Quite how much impact low-cost airlines have had on the UK ski market is hard to judge. An easyJet spokeswoman said that the company has no statistics because it does not ask customers about the purpose of their trip, but added - rather boldly - that "in winter most passengers on the routes to Geneva and Zurich have a pair of skis with them". According to the Ski Club of Great Britain the increase in skiers travelling independently (it estimates the number is up by 30,000 since the 2000/1 season) "can be largely attributed to the rise of the low-cost airlines and the increased use of the internet". The club reckons that this season may "test the strength of the budget airlines versus the ski package"; but the heavyweight tour operators seem unworried about that.

Still, it is obvious how important the airlines are to Klagenfurt, a city near the Slovenian border of about 90,000 people. The generally quiet airport café has learnt to anticipate the surge of business before the daily Ryanair departure; now it has other peaks to cope with, thanks to the launch of Hapag-Lloyd Express low-cost links with Cologne (daily), Hannover and Stuttgart (both three times per week), plus the soon-to-start daily Ryanair service to Rome.

What sort of skiing awaits those who fly into Klagenfurt? Not the big stuff available in the Tyrol, certainly. In mid-December I flew out to Carinthia - not on a Carinthian Winter Package - and travelled north to the Turracher Höhe, then south-west to Nassfeld, on the Italian border. The small Turracher Höhe ski area straddles the road to the 1,783m Turrach pass, with 11 pistes to the west of a small lake and another 16 to the east. A tunnel under the road provides a skiable link between the two sides; there is also a "water taxi" service across the frozen lake. The setting is attractive, the skiing intermediate; but for a local ski area it is reasonably high, stretching up to 2,205m - so even in what had been a bad early season for snow, the cover at Turracher Höhe was good.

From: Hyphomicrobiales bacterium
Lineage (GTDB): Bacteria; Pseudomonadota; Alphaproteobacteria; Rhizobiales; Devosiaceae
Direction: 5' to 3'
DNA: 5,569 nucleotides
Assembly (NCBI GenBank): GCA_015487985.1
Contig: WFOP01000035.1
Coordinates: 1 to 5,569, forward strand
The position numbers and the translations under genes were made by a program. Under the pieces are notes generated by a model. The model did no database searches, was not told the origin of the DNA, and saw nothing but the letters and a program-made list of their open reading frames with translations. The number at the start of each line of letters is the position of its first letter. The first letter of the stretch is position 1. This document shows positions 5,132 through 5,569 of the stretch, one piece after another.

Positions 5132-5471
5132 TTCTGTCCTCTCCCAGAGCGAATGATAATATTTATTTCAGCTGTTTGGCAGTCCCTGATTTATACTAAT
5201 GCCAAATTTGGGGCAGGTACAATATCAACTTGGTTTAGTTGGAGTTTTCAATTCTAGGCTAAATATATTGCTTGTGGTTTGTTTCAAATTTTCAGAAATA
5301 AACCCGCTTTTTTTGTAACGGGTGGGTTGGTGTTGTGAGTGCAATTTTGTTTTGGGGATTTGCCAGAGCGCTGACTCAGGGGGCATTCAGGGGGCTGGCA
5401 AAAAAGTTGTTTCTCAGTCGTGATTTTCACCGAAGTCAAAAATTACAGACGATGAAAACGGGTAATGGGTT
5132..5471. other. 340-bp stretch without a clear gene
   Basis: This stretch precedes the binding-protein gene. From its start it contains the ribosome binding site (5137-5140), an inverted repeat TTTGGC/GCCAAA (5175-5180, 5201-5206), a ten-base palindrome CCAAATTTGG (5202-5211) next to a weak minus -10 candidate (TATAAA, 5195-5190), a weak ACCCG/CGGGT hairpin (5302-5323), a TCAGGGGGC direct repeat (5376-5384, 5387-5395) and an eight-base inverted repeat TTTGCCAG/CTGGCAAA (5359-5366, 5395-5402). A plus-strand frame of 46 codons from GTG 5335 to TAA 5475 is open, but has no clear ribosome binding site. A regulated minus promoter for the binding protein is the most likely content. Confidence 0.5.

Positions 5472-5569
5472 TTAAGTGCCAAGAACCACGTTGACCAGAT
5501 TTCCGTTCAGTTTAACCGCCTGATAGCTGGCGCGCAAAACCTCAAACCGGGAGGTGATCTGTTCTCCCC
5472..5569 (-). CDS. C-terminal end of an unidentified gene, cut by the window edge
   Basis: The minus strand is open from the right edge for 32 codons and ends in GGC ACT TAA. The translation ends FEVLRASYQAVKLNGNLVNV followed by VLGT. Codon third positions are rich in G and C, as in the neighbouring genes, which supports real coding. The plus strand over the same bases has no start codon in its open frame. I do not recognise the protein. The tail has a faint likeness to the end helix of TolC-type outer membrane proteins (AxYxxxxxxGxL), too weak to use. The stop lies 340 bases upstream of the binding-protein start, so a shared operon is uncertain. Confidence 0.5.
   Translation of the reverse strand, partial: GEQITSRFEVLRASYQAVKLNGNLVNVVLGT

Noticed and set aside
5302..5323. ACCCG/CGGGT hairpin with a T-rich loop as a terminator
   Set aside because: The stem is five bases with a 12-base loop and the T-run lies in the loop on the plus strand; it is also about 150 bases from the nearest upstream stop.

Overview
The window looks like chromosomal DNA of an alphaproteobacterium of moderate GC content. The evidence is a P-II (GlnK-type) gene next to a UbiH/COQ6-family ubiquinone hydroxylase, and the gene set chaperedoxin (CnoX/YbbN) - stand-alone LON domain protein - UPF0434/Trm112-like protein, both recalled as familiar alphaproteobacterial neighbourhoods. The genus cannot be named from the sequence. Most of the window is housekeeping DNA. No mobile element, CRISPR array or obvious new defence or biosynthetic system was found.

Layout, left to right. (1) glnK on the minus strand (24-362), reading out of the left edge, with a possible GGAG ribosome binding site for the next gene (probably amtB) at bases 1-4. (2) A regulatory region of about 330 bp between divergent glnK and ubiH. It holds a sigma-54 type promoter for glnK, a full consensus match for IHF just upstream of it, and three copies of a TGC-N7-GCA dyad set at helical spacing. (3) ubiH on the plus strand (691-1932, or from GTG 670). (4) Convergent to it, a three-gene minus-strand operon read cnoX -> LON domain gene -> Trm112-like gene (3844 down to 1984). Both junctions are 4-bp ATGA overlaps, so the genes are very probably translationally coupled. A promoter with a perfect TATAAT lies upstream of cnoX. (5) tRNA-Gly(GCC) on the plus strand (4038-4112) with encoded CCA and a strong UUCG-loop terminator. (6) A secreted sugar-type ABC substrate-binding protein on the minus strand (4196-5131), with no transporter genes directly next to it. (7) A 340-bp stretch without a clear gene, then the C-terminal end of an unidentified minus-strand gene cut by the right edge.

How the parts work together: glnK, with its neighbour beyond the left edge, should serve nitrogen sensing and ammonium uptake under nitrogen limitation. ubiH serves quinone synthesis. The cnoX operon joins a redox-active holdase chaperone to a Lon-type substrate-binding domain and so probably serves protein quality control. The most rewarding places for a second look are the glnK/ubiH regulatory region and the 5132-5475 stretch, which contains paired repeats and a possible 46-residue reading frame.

The Turracher Höhe's ace is an excellent and very popular lakeside spa hotel, the Hochschober. It has the familiar qualities of an Austrian family hotel, but here they are turned up to 11, so to speak. The patriarch, Peter Leeb, is as witty as he is charming; the guest-friendly touches include a torch, umbrella and vacuum flask in every room; and among more than 40 other massages and treatments at the extensive spa is a one-hour, €50 hamam bath, which even I - usually unmoved by such things - found delightful. For a "He skis; She spas" couple, the Hochschober would take some beating, provided He doesn't ski too well. For more ambitious skiers, the Skiarena Nassfeld is a better bet. Set about 130km west of Klagenfurt on the Nassfeld Pass (with the Italian border a 10-minute stroll away), it is again an intermediate area - but a large one, with 101km of pistes and the longest gondola in the Alps, which ferries skiers 6km up from the valley in 17 minutes. The views are superb even from 1,919m, the highest point accessible in mid-December: great, rocky plugs stick out of the snow to the north-west, and a long line of white peaks march along the northern horizon; to the south are rows of dark mountain ridges stacking back towards Udine, clouds sandwiched between them. A good place for a short break? I think so, especially for gourmands who would appreciate the three-star cuisine and 800-bottle wine list of the Hotel Wulfenia's restaurant, at the main lift-base.

For Carinthian Winter Packages, contact 00 43 463 3000 or see www.carinthia-info.at. For more on the four-star Hotel Hochschober (00 43 4275 8213; doubles from €112.30 half-board) and Hotel Wulfenia (00 43 4285 8111: doubles from €101 half-board), see www.alpine-retreats.at. Further information from the Austrian National Tourist Office: 020 7629 0461; www.austria.info/uk